The farther you get from Budapest, the closer you get to history and traditional culture, from a circa 1100 church to farms tended by hand to a Merry Cemetery.
Rick Steves’ Europe
Romania is full of surprises and wonderful people. And as you leave the capital of Bucharest, it gets even better. In the countryside, the history and traditional culture survive vividly.
A hard-fought past is evident in the fortresslike churches scattered through the Transylvania region in central Romania. In medieval times, big towns were well-protected, but smaller villages were vulnerable to invaders, so industrious German settlers, imported by the local overlords to tame the wild frontier, fortified their churches.
Like medieval fortresses, these Saxon churches have beefy bastions, stout lookout towers, and narrow slits for raining arrows on enemies. Entire communities could take refuge inside — within wraparound defensive galleries.
Today most of Romania’s ethnic Germans are gone, having emigrated in the late 19th century or fled to Germany after World War II. But their legacy lives on. Stepping inside these churches feels like stepping into medieval Germany. Decoration is humble, pews are simple benches, and Bible quotes are in German.
Most Read Life Stories
- Dining Out: 10 essential Seattle restaurants
- 4 Washington cities make nation's top 50 urban areas for access to parks, public lands
- Late bloomers: Adult ballet classes bring the joy of dance at any age VIEW
- The fourth-best burger in America — it’s in South Park?
- Seattle restaurant classics: Why you need to go to Voula's Offshore Cafe VIEW
The whitewashed and ramshackle church of Viscri, hidden deep in the hills, is one of the oldest (c. 1100). Most of the pews don’t have backs. That’s because of the starched dresses and long headdresses of traditional village women, who wanted to avoid creases in their best clothing. The pews with backs were for the families of those who were from elsewhere, usually the minister and the teacher.
Farther north, Romania’s Maramures region is Europe’s most traditional corner. While it takes some effort to reach, Maramures is well worth the effort for those who want to see a real, living open-air folk museum. It’s a rolling, pastoral landscape speckled with haystacks.
Thanks to its rugged terrain and its great distance from Bucharest, Maramures avoided communist farm collectivization — so people still tend their small family plots by hand. Horse carts seem to outnumber cows. Men in overalls and distinctive straw hats pile hay onto their wooden wagons. Women wear big, puffy skirts just above the knee, babushkas on their heads, and baskets laden with heavy goods on their backs. This region feels like Europe’s Amish Country, where centuries-old ways endure. It’s not for the benefit of tourists — it’s just their lifestyle.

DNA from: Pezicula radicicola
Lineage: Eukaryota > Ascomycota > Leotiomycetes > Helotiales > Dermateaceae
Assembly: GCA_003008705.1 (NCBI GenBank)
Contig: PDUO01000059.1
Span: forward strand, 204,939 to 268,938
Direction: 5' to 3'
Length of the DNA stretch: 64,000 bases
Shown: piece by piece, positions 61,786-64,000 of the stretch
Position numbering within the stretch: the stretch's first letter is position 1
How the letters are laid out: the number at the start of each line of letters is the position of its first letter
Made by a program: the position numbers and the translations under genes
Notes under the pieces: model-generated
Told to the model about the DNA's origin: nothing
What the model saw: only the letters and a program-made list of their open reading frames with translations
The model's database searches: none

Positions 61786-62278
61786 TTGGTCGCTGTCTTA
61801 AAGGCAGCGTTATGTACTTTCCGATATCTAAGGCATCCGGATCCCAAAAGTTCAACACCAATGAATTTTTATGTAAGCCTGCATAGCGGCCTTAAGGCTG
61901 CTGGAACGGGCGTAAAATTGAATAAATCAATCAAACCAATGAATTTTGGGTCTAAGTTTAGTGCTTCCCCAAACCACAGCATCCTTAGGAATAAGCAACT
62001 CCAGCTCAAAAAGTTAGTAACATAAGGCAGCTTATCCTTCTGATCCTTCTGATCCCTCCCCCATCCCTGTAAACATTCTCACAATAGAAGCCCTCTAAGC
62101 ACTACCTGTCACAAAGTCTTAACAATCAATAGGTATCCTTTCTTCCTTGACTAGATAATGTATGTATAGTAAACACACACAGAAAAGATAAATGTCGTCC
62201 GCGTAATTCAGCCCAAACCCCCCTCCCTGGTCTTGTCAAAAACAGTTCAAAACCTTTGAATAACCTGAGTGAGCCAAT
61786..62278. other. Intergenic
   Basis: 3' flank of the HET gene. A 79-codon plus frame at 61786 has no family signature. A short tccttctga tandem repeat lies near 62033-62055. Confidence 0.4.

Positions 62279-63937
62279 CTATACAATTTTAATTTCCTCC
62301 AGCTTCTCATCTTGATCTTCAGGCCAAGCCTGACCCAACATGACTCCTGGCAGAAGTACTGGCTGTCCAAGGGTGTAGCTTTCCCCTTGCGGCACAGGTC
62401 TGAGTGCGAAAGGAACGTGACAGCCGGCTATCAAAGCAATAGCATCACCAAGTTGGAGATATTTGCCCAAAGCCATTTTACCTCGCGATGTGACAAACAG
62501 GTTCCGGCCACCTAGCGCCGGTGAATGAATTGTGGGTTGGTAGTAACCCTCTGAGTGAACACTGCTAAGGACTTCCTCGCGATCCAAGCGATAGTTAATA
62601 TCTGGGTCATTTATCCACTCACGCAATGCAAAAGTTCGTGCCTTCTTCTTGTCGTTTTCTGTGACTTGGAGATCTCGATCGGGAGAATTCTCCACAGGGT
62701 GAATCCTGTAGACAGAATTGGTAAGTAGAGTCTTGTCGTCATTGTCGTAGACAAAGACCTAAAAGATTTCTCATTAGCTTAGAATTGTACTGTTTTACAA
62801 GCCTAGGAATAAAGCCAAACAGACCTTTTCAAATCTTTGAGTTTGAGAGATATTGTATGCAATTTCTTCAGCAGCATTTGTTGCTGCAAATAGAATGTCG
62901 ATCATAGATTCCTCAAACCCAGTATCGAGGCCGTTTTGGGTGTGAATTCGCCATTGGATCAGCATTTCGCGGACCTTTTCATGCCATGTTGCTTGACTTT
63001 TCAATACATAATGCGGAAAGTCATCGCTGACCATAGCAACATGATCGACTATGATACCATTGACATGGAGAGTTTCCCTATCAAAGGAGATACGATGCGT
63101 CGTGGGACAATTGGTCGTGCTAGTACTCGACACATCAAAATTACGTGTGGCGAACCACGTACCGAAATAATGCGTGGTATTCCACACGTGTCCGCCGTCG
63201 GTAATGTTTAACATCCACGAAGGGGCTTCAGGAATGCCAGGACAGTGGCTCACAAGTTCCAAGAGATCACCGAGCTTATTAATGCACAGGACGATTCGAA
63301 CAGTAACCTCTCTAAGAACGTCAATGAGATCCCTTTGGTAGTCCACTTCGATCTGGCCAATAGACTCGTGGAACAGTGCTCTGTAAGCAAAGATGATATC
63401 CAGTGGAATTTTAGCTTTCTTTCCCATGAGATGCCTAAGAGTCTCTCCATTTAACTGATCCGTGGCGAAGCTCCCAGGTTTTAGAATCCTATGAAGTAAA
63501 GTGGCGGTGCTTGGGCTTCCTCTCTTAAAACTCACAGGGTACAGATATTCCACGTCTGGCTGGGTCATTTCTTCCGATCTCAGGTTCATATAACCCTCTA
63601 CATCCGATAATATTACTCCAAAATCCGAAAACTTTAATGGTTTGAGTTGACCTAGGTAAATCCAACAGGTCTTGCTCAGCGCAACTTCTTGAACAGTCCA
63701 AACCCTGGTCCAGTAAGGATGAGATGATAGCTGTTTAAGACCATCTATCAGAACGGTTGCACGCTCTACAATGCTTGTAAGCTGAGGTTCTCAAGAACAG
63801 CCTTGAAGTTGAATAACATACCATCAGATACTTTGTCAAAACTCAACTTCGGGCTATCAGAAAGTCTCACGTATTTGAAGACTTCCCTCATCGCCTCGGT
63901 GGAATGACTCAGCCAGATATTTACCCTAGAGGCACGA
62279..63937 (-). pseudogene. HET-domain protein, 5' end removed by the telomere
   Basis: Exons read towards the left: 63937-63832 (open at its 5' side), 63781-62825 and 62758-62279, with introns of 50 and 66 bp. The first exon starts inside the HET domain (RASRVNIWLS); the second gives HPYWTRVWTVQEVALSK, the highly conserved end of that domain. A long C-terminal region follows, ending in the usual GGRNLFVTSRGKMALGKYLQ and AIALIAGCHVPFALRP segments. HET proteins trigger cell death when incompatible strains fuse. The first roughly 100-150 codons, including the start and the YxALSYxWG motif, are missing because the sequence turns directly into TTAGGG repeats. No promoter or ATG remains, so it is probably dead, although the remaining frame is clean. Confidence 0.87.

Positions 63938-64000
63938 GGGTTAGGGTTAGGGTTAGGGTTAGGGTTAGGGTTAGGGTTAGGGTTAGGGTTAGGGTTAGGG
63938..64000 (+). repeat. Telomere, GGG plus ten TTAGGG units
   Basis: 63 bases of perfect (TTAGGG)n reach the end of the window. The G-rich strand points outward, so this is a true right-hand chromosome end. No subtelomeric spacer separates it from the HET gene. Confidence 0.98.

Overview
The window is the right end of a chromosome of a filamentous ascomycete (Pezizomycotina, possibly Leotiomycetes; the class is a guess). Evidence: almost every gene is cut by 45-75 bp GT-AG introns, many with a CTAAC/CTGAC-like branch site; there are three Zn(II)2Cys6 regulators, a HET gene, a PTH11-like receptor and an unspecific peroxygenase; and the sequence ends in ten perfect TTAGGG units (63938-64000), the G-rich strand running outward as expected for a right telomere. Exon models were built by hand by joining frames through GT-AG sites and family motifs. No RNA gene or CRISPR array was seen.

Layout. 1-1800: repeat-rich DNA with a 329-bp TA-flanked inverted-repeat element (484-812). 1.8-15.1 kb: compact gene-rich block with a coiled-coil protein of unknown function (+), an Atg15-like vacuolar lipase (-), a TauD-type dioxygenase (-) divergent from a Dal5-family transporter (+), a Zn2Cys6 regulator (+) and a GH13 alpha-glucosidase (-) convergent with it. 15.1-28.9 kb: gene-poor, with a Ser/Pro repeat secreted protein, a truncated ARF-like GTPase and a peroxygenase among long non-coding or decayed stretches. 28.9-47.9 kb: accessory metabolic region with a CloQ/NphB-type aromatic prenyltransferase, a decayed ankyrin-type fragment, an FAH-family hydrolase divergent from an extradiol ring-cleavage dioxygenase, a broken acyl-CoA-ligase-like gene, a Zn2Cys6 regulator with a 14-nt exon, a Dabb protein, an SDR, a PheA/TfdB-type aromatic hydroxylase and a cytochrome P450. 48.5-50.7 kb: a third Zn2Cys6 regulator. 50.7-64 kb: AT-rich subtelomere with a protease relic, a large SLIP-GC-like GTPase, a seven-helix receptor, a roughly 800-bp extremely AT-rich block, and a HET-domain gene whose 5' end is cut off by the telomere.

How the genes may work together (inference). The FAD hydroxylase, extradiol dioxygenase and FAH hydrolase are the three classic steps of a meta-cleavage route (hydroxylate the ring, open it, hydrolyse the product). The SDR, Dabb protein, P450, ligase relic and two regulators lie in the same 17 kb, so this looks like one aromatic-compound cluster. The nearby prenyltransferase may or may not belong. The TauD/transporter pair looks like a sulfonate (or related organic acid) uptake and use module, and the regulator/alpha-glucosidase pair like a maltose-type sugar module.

Wander through any village and peek into family compounds. Each one is marked with a huge, ceremonial wooden gateway — just big enough for a hay-loaded horse cart to trot through. The gates are carved with a whole iconography of local symbols: starburst (pagan sun worship), wolf teeth (protection), bull horns (masculinity), leaves (nature), and — most importantly — the “rope of life” motif, a helixlike design suggesting the continuity of life from generation to generation. Inside each courtyard, you’ll usually see — in addition to the main house — a humble barn with a paddock, a garden patch, and an old-fashioned, hand-pulled well.
You’ll be surprised how often you’ll be invited inside. Many Maramures residents are eager to show curious visitors their humble homes. In Romania, meeting people often comes with a welcoming glass of the fruity, 100-proof Romanian moonshine called “palinca.” It’s strong stuff — kind of like rubbing alcohol with a touch of plum.
One of the most memorable sights in this part of Romania is the Merry (as in “joyful”) Cemetery. I’ve enjoyed a variety of graveyards throughout Europe, but this one in Maramures is one of a kind. In 1935, a local woodcarver — inspired by a long-forgotten tradition — began filling this cemetery with a forest of vivid memorials. Each one comes with a whimsical poem and a painting of the departed doing something he or she loved.
Although the cemetery is dubbed “merry,” many of the poems are downright morose. Tales of young lives cut short by tragic accidents, warriors mowed down in the prime of life, or people who simply never found happiness are a reminder that death, and life, are sometimes nothing to be cheerful about. Even if you can’t read the poems, the images speak volumes: weaver … loved bikes … television repairman … soldier … hit by a car … struck by lightning … nagging mother-in-law.
It’s a poignant celebration of each individual’s life, a chronicle of village history, and an irreverent raspberry in the face of death. And it’s all painted a cheery blue to match the heavens where the souls are headed.
Traveling in the Romanian countryside, you’ll find both evocative reminders of the past and time-warp lifestyles, seemingly oblivious to the modern world that’s the norm elsewhere. More than any place I’ve found in Europe, this is a place where, when you slow down and let adventures unfold, they will. In Romania, you’ll find that rather than famous sights, it’s the happy and unpredictable serendipity that leaves you with lifelong memories as souvenirs.